The pixel detector, though about the size of a shoebox, contains 65 million pixels, allowing it to track the paths of particles emerging from the collision with extreme accuracy. It is also the closest detector to the beam pipe, with cylindrical layers at 4cm, 7cm and 11cm and disks at either end, and so will be vital in reconstructing the tracks of very short-lived particles.

However, being so close to the collision means that the number of particles passing through is huge: the rate of particles received 8cm from the beam line will be around 10 million particles per square centimetre per second. The pixel detector is able to disentangle and reconstruct all the tracks they leave behind, and withstand such a pummeling over the ten-year duration of the experiment.

Each layer is spilt into segments like tiny kitchen tiles, each a little silicon sensor, 100µm by 150µm, about two hairs widths. When a charged particle passes through it gives enough energy for electrons to be ejected from the silicon atoms, creating electron-hole pairs. Each pixel uses an electric current to collect these charges on the surface as a small electric signal. A electronic silicon chip, one for each tile is attached, using an almost microscopic spot of solder using the so-called bump bonding technique, which amplifies the signal.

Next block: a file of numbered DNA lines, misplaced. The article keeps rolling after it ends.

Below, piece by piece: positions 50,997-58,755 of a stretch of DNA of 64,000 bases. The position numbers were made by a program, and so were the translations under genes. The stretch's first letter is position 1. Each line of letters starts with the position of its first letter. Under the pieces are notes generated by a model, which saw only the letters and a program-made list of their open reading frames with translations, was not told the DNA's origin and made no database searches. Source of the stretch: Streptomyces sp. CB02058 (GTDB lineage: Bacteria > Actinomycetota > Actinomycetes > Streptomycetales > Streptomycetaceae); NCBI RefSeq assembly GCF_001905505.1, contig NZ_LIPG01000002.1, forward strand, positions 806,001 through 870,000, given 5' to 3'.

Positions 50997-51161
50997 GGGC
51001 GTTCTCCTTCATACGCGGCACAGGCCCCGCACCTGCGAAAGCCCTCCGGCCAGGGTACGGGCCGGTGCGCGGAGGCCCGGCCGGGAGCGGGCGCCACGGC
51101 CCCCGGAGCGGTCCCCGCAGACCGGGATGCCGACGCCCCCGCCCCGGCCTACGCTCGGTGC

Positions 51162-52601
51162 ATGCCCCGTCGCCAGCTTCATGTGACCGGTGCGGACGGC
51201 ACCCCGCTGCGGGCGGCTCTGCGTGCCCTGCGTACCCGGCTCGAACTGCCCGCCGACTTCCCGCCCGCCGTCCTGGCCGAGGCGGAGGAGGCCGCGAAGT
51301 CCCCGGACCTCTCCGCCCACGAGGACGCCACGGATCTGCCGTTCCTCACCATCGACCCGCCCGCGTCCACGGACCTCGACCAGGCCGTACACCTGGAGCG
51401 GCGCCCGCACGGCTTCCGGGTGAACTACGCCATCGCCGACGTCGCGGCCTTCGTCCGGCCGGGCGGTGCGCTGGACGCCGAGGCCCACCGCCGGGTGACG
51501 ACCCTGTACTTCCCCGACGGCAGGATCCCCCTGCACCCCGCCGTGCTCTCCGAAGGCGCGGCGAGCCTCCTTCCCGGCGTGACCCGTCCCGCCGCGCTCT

Knowing which pixels have been touched allows us to deduce the particle's trajectory. And because the detector is made of 2D tiles, rather than strips, and has a number of layers, we can create a three-dimensional picture.

Because there are 65 million channels, the power for each pixel must be kept to a minimum. Even with each only generating around 50 microwatts, the total power output is around the same as the energy produced by a hot plate. So as not to overheat the detector, the pixels are mounted on cooling tubes.